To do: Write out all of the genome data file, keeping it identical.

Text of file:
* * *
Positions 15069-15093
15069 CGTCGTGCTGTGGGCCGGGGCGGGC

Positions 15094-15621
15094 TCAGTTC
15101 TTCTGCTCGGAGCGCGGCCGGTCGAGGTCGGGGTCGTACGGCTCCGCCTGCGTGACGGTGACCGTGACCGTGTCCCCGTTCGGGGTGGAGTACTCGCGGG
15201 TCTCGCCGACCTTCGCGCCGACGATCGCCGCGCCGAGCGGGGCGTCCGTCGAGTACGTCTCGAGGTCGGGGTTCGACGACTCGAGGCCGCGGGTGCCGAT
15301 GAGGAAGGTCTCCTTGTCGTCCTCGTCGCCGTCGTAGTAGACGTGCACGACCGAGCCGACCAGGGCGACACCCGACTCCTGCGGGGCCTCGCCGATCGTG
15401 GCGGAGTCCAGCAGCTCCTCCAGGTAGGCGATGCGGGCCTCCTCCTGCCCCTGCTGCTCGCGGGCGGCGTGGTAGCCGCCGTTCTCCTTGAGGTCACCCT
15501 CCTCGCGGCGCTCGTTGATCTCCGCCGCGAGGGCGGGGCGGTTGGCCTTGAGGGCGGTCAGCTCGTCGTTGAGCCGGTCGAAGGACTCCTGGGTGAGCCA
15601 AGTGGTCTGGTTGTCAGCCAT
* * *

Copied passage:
Positions 15069-15093
15069 CGTCGTGCTGTGGGCCGGGGCGGGC

Positions 15094-15621
15094 TCAGTTC
15101 TTCTGCTCGGAGCGCGGCCGGTCGAGGTCGGGGTCGTACGGCTCCGCCTGCGTGACGGTGACCGTGACCGTGTCCCCGTTCGGGGTGGAGTACTCGCGGG
15201 TCTCGCCGACCTTCGCGCCGACGATCGCCGCGCCGAGCGGGGCGTCCGTCGAGTACGTCTCGAGGTCGGGGTTCGACGACTCGAGGCCGCGGGTGCCGAT
15301 GAGGAAGGTCTCCTTGTCGTCCTCGTCGCCGTCGTAGTAGACGTGCACGACCGAGCCGACCAGGGCGACACCCGACTCCTGCGGGGCCTCGCCGATCGTG
15401 GCGGAGTCCAGCAGCTCCTCCAGGTAGGCGATGCGGGCCTCCTCCTGCCCCTGCTGCTCGCGGGCGGCGTGGTAGCCGCCGTTCTCCTTGAGGTCACCCT
15501 CCTCGCGGCGCTCGTTGATCTCCGCCGCGAGGGCGGGGCGGTTGGCCTTGAGGGCGGTCAGCTCGTCGTTGAGCCGGTCGAAGGACTCCTGGGTGAGCCA
15601 AGTGGTCTGGTTGTCAGCCAT